Another week, another story of hackers stealing millions of passwords.
But sometimes it’s the things you do to protect yourself that can foul you up.
I was recently travelling on a business trip, holed up in a location that didn’t have cell reception.
I plugged my computer into the available Ethernet network. Not usually a problem. Google, trying to protect me, noticed I was on a new network and locked me out of my email, calendar, and contacts. It wanted me to type in a special code to verify my password.
A common recommendation to keep your password safe from hackers is to use what’s known as two-factor authentication. The website will send you a one-time code to use with your regular login. Companies using Google can even make this a mandatory security setting for all employees.
It’s a great idea, unless you have no backup plan for when it goes wrong.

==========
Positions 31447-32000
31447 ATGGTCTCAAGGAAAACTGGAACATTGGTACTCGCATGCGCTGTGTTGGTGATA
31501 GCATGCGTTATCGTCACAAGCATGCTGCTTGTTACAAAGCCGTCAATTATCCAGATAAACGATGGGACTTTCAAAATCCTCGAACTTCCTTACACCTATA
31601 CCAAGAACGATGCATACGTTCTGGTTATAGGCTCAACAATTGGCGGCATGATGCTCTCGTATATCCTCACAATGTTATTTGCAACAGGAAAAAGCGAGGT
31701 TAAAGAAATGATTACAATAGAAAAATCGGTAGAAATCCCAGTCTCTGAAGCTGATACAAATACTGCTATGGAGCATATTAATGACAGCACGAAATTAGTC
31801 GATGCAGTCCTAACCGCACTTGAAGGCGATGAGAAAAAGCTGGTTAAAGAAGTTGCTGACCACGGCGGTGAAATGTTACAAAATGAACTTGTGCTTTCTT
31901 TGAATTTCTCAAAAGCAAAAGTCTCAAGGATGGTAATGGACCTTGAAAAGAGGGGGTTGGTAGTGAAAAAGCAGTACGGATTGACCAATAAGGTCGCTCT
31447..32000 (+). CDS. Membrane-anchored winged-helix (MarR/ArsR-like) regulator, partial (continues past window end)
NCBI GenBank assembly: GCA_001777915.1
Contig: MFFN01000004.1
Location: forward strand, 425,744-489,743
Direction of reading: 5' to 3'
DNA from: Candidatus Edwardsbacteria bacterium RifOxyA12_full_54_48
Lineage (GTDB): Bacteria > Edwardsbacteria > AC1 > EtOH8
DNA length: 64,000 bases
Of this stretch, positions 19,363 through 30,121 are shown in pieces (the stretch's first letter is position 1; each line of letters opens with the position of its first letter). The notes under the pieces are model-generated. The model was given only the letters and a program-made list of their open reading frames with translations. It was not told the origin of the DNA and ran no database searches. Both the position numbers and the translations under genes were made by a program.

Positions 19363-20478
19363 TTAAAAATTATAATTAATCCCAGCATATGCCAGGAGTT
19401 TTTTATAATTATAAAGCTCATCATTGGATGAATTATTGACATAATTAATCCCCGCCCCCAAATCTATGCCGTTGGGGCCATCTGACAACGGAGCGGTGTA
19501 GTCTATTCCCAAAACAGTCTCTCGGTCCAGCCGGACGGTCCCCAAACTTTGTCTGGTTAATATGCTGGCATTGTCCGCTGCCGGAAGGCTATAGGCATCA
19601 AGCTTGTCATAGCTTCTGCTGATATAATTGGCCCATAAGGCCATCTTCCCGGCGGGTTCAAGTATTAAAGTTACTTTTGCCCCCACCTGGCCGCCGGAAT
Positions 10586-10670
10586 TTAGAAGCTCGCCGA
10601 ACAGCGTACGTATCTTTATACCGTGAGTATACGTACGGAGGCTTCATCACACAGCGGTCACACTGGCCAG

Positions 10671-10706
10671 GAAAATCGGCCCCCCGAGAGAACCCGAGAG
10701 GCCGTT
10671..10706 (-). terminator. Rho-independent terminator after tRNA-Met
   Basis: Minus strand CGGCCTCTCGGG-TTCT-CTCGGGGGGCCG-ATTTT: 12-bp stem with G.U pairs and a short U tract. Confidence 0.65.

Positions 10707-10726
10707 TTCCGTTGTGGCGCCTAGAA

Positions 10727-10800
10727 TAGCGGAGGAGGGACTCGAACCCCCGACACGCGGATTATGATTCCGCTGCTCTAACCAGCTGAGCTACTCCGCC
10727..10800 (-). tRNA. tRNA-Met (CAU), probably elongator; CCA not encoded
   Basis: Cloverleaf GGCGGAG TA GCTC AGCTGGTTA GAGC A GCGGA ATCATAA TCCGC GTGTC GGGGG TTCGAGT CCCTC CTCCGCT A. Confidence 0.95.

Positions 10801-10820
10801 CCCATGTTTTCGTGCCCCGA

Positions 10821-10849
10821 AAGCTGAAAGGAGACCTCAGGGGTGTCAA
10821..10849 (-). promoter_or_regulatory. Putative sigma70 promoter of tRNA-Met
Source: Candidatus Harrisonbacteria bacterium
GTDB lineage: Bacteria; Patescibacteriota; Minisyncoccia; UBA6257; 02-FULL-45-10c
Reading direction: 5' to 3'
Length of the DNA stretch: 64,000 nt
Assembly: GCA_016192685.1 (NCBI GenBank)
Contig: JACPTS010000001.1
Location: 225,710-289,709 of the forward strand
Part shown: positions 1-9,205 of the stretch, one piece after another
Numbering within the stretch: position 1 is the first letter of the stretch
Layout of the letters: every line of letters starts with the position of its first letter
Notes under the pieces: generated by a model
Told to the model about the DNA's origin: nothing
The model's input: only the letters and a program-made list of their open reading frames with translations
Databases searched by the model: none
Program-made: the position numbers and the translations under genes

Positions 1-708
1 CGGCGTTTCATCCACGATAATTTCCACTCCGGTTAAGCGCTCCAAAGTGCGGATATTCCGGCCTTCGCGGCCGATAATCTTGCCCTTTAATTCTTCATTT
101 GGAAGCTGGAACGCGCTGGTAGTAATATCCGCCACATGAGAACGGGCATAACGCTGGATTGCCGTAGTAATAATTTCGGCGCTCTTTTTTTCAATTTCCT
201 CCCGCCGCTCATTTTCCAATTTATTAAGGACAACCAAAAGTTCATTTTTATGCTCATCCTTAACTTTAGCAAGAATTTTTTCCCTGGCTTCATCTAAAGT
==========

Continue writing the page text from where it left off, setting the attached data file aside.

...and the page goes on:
When I turned on two-factor authentication, I chose the easiest options: to have Google text my special code to my mobile and to use my husband’s phone as my backup.
When I tried to access my Gmail that day, I had no cell reception and couldn’t get a text. And I couldn’t call my husband and get him to text me a code sent to him.
To its credit, Google has thought of these problems (unknown to me at the time; I had been using two-step for more than a year without any problems).
It offers the Google Authenticator app that generates the codes on your phone. It works even when the phone is in aeroplane mode.
But, the app won’t help you if you lose your phone.
Google has a solution for that, too. You can use preapproved codes as long as you download them in advance. (A step that I didn’t do.)
Google also warns people not use a Google Voice number with two-step verification, or you could lock yourself out completely. Google will be asking for a code that is shut away in your Google voice account.
Next time I travel, I’ll be ready.
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